Pews were generally introduced in the 17th century, no doubt to cries of "You're cluttering up the lovely space, pandering to softies who can't stand up for a couple of hours." A hundred years ago the massive Georgian pulpit was pushed to one side and a rood screen and reredos erected (or, if you were lucky, the medieval one restored).
These changes reflect changes in theology of worship and our understanding of the ecclesia - the Christian community meeting in worship. Today there is a preference for seats in a semi-circle round a nave altar; rather than worshipping a God out there, we feel it better to worship a God in the midst of us.
Incidentally, it is easier to worship God or appreciate the architectural merits of a building if you're not bursting for a pee. Two members of the congregation at the church where I worship find it necessary to visit the loo half-way through the service (because of medical conditions). I am glad there are toilet facilities, because it is more important that they can be with us Sunday by Sunday than that Mr Wheeler's aesthetic sensibilities might be offended.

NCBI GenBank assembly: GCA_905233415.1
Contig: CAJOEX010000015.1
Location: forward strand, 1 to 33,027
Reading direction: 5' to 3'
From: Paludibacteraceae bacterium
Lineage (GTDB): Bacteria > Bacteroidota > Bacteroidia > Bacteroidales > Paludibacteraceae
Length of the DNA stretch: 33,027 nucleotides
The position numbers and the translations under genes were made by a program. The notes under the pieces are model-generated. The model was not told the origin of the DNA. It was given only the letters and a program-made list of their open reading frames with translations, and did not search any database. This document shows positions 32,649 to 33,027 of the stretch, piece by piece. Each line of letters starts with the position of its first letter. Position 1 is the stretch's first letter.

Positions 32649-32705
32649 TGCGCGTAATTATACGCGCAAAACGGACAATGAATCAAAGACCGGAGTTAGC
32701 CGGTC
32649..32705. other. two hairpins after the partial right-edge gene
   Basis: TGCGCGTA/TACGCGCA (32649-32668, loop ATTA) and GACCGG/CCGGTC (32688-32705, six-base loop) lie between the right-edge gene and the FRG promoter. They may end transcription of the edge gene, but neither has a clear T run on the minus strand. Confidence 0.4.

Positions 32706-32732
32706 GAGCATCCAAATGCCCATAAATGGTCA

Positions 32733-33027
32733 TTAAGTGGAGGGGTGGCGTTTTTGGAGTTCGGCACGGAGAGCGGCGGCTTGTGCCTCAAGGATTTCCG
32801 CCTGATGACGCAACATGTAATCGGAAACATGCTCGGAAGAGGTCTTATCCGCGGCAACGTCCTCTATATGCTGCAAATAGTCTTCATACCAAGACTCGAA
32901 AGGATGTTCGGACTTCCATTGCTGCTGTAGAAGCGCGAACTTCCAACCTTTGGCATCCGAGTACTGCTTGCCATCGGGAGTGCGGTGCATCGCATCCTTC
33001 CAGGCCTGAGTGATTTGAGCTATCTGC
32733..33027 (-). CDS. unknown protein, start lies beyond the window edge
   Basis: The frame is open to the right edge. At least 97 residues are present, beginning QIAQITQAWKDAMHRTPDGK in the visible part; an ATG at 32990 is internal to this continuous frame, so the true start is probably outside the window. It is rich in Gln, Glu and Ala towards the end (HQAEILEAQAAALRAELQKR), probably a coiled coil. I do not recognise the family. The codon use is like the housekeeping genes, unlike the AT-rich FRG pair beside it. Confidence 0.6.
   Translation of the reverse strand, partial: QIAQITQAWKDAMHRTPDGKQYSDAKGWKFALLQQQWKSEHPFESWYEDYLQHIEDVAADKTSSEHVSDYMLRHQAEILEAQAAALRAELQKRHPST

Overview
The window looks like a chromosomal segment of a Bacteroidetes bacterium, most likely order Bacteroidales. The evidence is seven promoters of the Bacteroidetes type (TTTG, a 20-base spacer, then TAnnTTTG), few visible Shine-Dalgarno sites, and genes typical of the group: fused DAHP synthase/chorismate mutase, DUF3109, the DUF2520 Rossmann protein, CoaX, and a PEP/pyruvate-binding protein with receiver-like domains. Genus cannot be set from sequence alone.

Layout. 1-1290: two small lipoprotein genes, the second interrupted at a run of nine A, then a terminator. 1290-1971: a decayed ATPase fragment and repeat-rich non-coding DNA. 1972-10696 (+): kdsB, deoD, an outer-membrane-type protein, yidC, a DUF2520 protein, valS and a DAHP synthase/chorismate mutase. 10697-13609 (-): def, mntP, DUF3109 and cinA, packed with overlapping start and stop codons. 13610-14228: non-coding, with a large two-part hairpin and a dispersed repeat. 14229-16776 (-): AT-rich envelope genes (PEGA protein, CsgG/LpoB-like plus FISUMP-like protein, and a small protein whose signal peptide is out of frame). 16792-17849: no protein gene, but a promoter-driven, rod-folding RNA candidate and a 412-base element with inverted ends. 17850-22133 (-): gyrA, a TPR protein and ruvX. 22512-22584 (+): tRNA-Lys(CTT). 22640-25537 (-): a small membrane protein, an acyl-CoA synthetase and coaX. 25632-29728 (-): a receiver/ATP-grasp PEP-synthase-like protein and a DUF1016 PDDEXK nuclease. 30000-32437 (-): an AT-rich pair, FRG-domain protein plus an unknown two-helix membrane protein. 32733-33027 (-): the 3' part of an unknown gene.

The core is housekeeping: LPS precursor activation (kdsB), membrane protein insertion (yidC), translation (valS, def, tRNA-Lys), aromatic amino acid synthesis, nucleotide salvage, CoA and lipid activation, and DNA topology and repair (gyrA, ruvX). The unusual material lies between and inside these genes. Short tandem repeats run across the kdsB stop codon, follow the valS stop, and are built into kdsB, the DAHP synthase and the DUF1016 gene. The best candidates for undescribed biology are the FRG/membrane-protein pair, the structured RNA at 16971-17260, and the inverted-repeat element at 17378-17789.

I am neither one of the old ladies nor the T-shirted trendies to whom Mr Wheeler disparagingly refers, but an ordinary member of a congregation who prefers a living centre of worship and evangelism to a museum for dead art.
Alan D Skyes
Halifax, West YorkshireReuse content